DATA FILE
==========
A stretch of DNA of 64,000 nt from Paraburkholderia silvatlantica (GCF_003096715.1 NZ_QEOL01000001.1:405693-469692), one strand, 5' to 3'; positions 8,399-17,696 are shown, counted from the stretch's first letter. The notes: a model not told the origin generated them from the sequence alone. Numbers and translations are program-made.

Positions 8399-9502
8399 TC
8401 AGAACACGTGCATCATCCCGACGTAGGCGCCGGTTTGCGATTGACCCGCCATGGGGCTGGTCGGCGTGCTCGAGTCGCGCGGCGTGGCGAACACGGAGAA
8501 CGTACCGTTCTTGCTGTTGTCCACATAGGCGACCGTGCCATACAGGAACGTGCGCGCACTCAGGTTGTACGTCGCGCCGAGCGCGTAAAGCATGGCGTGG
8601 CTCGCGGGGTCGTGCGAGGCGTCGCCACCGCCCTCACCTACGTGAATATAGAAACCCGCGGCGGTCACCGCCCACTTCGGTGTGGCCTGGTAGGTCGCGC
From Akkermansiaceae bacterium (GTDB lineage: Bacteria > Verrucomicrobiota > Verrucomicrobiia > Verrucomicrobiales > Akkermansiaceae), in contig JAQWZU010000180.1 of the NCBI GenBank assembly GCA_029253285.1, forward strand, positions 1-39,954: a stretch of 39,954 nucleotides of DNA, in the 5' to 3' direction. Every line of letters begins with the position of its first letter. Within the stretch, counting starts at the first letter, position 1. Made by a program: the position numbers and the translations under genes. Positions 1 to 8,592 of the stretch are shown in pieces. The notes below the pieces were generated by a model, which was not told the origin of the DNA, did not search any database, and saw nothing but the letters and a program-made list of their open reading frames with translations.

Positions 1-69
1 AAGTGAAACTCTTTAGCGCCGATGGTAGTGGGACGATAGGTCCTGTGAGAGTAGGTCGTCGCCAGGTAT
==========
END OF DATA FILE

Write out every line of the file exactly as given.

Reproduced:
A stretch of DNA of 64,000 nt from Paraburkholderia silvatlantica (GCF_003096715.1 NZ_QEOL01000001.1:405693-469692), one strand, 5' to 3'; positions 8,399-17,696 are shown, counted from the stretch's first letter. The notes: a model not told the origin generated them from the sequence alone. Numbers and translations are program-made.

Positions 8399-9502
8399 TC
8401 AGAACACGTGCATCATCCCGACGTAGGCGCCGGTTTGCGATTGACCCGCCATGGGGCTGGTCGGCGTGCTCGAGTCGCGCGGCGTGGCGAACACGGAGAA
8501 CGTACCGTTCTTGCTGTTGTCCACATAGGCGACCGTGCCATACAGGAACGTGCGCGCACTCAGGTTGTACGTCGCGCCGAGCGCGTAAAGCATGGCGTGG
8601 CTCGCGGGGTCGTGCGAGGCGTCGCCACCGCCCTCACCTACGTGAATATAGAAACCCGCGGCGGTCACCGCCCACTTCGGTGTGGCCTGGTAGGTCGCGC
From Akkermansiaceae bacterium (GTDB lineage: Bacteria > Verrucomicrobiota > Verrucomicrobiia > Verrucomicrobiales > Akkermansiaceae), in contig JAQWZU010000180.1 of the NCBI GenBank assembly GCA_029253285.1, forward strand, positions 1-39,954: a stretch of 39,954 nucleotides of DNA, in the 5' to 3' direction. Every line of letters begins with the position of its first letter. Within the stretch, counting starts at the first letter, position 1. Made by a program: the position numbers and the translations under genes. Positions 1 to 8,592 of the stretch are shown in pieces. The notes below the pieces were generated by a model, which was not told the origin of the DNA, did not search any database, and saw nothing but the letters and a program-made list of their open reading frames with translations.

Positions 1-69
1 AAGTGAAACTCTTTAGCGCCGATGGTAGTGGGACGATAGGTCCTGTGAGAGTAGGTCGTCGCCAGGTAT